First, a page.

ROMNEY — Hampshire County Schools now have a plan to spend nearly $11 million over 3 years to right the problems Covid-19 have brought to education here.

The $10.83 million comes from the American Recovery Plan. Schools have until the end of 2024 to spend the funds.

The plan is briefly outlined in 2 pages on the Hampshire County Schools website. The public has until next Wednesday, Aug. 4, to comment on it before it is finally adopted.

Hampshire County is proposing to spend $2.74 million to address learning loss in ways from online math and reading programs for middle schoolers to credit recovery at HHS.

The summer academy, which included over 400 students in its initial outing this year, will continue.

“I fully expect that to grow,” Superintendent Jeff Pancione told the board at a meeting last week.

Another $115,000 is targeted for summer enrichment.

After-school programs will get $308,662 pumped into them over the next 3 years. The 5th block at Hampshire High will continue. The funds will also pay for after-school tutoring, instructional materials and the transportation needed to get students home later.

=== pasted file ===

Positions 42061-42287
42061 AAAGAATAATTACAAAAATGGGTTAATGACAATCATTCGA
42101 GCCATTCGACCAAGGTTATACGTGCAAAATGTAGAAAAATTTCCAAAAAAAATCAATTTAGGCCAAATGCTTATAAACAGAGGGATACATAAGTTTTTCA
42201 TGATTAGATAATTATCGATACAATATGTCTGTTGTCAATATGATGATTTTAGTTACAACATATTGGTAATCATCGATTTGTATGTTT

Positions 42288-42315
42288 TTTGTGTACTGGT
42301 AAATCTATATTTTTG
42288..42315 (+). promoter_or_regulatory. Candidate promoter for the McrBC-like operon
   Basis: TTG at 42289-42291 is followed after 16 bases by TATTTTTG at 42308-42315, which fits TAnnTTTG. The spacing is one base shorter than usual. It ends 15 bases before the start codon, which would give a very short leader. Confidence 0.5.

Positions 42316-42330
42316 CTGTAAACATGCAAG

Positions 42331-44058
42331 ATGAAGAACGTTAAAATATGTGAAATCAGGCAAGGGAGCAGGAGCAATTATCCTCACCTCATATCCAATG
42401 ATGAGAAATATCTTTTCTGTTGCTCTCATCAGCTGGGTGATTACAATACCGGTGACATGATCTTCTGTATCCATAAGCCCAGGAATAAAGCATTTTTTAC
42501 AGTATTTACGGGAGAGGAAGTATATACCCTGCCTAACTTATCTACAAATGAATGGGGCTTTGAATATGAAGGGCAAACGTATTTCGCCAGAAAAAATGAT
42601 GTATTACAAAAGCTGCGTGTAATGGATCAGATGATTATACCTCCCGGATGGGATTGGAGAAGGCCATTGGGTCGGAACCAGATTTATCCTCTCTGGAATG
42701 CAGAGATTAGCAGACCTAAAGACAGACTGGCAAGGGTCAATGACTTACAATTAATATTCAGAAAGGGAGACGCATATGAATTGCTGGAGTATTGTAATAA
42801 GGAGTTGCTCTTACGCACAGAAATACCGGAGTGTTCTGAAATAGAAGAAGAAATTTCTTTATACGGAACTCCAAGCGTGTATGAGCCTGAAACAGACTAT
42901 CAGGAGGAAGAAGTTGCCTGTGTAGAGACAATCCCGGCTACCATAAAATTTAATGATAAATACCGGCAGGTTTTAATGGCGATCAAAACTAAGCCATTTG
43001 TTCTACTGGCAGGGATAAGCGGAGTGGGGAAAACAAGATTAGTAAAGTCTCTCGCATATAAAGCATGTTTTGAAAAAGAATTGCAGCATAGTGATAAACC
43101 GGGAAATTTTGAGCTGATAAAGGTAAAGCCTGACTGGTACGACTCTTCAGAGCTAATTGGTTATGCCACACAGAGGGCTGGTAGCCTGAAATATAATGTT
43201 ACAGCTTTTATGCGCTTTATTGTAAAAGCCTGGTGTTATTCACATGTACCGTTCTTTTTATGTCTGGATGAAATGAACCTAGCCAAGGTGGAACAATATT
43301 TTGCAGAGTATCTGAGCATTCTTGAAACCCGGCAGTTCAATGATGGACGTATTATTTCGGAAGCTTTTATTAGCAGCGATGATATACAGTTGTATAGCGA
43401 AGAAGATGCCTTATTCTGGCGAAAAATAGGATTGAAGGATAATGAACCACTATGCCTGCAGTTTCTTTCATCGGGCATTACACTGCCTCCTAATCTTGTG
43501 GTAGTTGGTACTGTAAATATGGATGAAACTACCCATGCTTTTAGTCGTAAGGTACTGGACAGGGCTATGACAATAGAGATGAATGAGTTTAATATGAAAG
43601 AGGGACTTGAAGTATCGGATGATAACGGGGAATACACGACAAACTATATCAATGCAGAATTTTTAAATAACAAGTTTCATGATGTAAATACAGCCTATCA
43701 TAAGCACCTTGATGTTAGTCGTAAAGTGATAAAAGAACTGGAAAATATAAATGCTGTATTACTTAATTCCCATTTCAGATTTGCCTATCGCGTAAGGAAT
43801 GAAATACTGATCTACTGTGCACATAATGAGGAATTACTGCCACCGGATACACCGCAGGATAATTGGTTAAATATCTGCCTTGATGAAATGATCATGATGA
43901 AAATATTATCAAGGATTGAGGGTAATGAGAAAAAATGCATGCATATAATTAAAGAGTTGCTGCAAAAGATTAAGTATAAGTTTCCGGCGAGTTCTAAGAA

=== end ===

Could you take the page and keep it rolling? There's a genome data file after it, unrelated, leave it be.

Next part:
The biggest portion of the $10.83 million is $7.76 million in funding that’s at the discretion of the county to meet the goals of the program, labeled the Elementary and Secondary Schools Emergency Relief Fund.

Hampshire is planning to use those funds to pay for hardware and software; building improvements at HHS, both middle schools and Capon Bridge Elementary; instructional materials; outdoor classrooms and cleaning supplies. o

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